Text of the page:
Of course, the answer from the Obama administration to this provocation was taken out of all context and used to paint the Venezuelan government in a positive light. Obama issued an executive order to implement sanctions against seven Venezuelan officials as part of a “national emergency” due to the “unusual and extraordinary risk” posed by the Venezuelan situation for US security. The move was based on the 1977 International Emergency Economic Powers Act which allows Washington to apply sanctions to countries or specific individuals.

These measures are hardly interventionist: they’re specifically targeted, territorially limited, and in line with domestic and international legal norms. Yet Maduro’s government has used them to fuel a fierce nationalist offensive via propagandistic media outlets owned by, or friendly to, the regime.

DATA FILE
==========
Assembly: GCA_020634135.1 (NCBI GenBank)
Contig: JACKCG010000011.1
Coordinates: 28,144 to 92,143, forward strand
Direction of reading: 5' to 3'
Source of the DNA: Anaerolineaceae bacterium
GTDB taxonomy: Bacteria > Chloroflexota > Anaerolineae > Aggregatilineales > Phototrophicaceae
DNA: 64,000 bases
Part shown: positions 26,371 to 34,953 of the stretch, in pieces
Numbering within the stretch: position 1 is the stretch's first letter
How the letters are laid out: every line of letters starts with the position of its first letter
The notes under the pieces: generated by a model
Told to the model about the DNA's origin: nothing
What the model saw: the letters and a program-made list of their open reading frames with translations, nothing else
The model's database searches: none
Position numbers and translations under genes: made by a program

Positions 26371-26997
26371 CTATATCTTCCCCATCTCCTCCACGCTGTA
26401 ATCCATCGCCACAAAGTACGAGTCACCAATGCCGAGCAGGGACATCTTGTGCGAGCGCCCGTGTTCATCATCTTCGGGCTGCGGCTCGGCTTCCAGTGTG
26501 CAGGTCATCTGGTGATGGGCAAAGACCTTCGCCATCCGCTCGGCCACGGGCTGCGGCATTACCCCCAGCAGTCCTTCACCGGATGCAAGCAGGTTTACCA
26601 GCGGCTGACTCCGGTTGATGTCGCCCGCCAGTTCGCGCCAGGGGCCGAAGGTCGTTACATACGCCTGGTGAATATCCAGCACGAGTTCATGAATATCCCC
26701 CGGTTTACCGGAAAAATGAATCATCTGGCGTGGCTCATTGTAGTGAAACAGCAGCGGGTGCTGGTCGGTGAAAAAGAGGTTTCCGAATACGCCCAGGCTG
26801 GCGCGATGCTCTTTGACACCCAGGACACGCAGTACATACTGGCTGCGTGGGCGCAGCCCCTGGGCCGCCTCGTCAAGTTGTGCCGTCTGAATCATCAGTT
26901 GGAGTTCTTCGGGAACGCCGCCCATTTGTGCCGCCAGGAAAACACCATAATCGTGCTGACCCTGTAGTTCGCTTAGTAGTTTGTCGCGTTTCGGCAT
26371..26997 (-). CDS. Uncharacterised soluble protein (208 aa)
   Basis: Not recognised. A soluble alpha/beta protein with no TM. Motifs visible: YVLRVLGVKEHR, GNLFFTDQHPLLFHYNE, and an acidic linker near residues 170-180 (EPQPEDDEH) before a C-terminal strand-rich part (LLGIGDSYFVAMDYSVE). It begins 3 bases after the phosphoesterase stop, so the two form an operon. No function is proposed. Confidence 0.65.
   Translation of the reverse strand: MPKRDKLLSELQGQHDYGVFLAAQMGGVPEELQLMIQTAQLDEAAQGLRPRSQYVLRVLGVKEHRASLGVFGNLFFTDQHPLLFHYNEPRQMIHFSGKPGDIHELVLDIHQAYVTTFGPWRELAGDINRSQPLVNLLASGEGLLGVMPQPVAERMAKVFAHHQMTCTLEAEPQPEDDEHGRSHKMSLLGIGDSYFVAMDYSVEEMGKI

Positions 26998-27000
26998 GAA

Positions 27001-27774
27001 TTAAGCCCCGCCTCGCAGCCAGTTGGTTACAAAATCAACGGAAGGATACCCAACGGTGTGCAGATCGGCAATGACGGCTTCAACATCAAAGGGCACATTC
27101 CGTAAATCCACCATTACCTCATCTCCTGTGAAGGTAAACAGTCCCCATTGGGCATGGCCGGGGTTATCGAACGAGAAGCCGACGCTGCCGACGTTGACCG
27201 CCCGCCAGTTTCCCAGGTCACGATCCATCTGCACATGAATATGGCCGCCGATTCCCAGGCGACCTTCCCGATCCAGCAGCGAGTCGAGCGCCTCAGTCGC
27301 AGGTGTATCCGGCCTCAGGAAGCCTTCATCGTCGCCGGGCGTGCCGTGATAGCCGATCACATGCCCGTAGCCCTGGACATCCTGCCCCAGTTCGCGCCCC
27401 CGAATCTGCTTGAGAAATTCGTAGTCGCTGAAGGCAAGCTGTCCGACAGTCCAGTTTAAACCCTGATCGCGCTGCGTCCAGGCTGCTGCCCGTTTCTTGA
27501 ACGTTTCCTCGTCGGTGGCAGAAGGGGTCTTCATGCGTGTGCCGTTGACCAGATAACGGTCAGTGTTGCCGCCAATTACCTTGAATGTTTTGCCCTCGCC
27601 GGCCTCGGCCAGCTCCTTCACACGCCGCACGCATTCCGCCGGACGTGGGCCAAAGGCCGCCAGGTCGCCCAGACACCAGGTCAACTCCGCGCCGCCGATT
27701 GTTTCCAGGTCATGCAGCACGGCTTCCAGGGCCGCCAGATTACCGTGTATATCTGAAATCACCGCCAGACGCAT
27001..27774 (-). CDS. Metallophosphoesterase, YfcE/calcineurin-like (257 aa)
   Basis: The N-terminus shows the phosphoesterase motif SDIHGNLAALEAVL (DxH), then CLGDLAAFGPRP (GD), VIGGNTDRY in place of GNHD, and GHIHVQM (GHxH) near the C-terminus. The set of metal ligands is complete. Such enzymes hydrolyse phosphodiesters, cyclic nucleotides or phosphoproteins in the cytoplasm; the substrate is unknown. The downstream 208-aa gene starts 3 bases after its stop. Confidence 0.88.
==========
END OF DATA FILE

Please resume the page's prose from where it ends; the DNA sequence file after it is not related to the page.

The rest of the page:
The paranoid Maduro has even called military exercises along with Russian troops. He now has an excuse to continue his warnings of an imperialist war or invasion, having been parroted by part of the Venezuelan opposition and many other Latin-American nations.

Member states of the Union of South American nations UNASUR) and the Bolivarian Alliance (ALBA) have not only rejected the US executive order, but have called for its withdrawal. They claim that governments should abstain from applying unilateral coercive measures which contravene international law. This shows that Maduro, under the tutelage of Cuba’s Castro regime, has learned to manipulate democratic mechanisms and the weaknesses, interests, and fears of real democracies, particularly those of Latin America.